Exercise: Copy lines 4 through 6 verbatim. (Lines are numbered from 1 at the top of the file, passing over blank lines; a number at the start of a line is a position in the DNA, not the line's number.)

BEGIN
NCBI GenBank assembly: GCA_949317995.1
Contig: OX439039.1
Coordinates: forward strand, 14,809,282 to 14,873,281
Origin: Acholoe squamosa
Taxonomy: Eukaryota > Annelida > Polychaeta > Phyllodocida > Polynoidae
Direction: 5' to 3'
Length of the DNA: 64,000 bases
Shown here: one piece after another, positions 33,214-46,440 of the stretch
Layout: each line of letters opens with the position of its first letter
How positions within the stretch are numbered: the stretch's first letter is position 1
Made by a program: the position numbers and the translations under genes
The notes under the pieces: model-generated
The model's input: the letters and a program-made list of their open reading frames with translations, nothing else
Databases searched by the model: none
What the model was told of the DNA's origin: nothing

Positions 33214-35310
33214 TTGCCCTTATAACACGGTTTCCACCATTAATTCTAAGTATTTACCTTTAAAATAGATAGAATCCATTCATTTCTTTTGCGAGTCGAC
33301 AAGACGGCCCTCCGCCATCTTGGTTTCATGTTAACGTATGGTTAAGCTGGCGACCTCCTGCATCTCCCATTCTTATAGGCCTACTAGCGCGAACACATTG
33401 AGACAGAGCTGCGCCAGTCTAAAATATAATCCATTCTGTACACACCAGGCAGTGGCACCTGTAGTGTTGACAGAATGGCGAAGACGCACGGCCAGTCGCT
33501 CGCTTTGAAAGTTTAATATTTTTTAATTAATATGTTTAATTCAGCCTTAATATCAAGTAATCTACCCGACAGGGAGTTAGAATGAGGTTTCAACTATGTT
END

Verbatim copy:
Origin: Acholoe squamosa
Taxonomy: Eukaryota > Annelida > Polychaeta > Phyllodocida > Polynoidae
Direction: 5' to 3'